National Geographic : 2005 Nov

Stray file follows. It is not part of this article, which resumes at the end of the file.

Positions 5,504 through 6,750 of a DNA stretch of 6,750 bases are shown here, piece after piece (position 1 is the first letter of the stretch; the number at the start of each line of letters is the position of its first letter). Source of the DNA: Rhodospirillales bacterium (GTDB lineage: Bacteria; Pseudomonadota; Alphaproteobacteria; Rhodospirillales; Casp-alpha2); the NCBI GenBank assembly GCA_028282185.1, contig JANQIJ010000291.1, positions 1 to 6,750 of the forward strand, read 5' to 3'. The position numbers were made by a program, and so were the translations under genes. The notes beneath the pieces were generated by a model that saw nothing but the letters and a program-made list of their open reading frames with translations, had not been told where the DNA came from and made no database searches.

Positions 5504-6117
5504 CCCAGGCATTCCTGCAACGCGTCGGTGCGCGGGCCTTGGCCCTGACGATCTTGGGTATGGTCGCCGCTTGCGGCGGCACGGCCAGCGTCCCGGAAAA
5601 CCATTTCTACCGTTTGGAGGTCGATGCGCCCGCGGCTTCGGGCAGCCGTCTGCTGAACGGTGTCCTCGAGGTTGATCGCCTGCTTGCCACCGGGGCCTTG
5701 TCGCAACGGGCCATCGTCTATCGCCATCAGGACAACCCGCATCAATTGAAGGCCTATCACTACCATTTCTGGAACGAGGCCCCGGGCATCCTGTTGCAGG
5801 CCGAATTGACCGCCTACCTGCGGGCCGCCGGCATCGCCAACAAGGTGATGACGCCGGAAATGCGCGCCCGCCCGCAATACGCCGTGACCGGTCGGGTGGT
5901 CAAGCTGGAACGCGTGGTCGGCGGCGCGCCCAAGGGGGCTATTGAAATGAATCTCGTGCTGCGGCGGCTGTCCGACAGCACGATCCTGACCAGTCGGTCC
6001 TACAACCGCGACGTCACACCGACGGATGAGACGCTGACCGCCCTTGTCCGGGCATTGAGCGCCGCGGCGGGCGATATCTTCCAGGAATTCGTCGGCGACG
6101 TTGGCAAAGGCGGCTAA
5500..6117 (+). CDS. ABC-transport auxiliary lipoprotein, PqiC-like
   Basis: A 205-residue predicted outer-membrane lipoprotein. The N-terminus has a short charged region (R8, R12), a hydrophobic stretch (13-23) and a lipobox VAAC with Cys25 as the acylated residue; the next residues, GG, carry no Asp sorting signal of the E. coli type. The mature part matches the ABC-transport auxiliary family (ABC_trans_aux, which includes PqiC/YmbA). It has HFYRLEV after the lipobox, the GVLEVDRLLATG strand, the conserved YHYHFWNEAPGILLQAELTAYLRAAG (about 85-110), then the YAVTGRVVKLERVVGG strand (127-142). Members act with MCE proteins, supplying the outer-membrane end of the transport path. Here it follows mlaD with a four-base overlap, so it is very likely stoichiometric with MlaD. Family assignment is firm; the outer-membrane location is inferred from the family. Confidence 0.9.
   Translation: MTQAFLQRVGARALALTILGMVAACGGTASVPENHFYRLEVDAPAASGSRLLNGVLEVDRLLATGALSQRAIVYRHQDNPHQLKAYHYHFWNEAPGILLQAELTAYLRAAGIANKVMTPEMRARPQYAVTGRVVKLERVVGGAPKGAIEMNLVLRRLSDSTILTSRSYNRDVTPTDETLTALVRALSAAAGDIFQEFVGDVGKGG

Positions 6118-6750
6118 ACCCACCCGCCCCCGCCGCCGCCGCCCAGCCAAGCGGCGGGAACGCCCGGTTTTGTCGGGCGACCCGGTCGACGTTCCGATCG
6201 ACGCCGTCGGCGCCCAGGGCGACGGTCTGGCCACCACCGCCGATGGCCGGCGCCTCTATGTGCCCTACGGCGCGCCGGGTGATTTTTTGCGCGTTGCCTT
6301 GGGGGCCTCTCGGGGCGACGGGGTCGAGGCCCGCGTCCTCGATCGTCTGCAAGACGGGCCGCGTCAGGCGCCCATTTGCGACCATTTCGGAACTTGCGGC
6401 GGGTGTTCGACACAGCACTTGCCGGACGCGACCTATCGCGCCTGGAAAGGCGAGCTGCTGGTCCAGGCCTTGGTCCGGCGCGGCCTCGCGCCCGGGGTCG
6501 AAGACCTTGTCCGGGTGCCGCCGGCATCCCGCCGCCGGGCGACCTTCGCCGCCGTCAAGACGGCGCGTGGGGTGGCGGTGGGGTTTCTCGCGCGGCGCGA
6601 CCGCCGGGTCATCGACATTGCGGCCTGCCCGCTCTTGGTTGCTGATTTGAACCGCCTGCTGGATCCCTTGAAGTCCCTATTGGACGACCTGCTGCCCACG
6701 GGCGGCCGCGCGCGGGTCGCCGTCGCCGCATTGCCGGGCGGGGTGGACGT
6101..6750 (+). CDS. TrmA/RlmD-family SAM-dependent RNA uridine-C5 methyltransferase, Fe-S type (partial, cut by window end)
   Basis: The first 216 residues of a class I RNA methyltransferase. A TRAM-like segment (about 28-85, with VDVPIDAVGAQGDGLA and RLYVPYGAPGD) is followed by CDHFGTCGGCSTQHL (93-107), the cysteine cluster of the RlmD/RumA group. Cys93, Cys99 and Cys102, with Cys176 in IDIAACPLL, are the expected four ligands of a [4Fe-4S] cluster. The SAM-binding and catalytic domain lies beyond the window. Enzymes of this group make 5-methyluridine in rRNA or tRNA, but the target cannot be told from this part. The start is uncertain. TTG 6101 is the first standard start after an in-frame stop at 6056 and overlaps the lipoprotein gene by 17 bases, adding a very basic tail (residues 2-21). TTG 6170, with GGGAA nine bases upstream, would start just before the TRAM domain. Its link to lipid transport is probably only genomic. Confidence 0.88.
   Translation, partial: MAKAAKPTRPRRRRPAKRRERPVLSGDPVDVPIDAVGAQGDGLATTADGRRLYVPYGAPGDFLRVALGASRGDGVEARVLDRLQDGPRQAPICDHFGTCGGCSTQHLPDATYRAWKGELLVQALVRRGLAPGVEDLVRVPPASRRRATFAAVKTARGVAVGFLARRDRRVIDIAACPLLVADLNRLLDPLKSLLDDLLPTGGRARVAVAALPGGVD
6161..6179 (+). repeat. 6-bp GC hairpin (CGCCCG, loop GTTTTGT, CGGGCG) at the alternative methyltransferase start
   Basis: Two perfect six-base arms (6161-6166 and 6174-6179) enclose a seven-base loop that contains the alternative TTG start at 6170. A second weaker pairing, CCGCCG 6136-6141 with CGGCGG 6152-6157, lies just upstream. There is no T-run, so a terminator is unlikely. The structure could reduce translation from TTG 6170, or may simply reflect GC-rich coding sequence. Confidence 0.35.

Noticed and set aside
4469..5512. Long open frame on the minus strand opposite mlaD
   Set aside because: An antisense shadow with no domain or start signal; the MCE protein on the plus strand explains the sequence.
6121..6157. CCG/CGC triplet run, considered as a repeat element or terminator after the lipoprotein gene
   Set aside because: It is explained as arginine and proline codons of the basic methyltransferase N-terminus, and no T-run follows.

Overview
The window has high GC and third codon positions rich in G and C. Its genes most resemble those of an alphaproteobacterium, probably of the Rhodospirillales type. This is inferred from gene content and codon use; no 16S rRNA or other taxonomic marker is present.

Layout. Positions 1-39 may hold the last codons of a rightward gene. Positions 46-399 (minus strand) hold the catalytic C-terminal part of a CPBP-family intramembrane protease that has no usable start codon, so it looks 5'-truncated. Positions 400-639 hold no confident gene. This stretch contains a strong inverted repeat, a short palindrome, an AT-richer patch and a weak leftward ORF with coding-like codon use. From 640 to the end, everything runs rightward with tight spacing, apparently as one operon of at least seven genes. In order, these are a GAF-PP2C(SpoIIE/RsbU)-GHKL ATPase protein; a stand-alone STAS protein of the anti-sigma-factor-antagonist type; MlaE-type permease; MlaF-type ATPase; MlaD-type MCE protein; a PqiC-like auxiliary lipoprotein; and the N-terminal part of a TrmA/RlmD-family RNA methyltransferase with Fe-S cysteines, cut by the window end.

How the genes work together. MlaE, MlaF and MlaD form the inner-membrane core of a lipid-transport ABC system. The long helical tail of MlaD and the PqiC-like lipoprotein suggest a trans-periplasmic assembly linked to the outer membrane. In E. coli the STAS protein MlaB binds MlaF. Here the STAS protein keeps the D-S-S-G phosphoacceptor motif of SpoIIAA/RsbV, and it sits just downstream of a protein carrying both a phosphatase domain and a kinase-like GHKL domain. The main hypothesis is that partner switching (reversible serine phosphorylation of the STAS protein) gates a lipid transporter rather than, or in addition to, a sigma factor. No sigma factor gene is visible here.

Well, darlingest one, I can't possibly tell you what a relief it was to know our child was born alive and that you must have recovered from it sufficiently to have him christened Alan, a name I like immensely.... I am simply dying to get your first letter to hear all the details. As you can imagine what a hell it is to be a prisoner of war under Japanese hands, not even allowed to know the sex of one's child until he is over 14 months old.... Oh for your letter, Beloved. -Clifton Johnson-Hill,to his wife WORLD WAR TWO Alan Johnson-Hillholds a portraitof hisfather,Clifton, painted with homemade dyes by afellow POW in a Japanesecamp. Captured defending Singapore in 1942, the Englishmanendured hunger, disease, and backbreakingdays building the Thai-Burma Railroad.He also risked torturefor keeping a secret diary, written in the form of letters to his wife, who had escaped to Australia while pregnantwith Alan. Since the Japanesedestroyed most of the incoming mail, Clifton learnedof Alan's birthfrom anotherpris oner. Fatherand son first met after the war when Alan was four.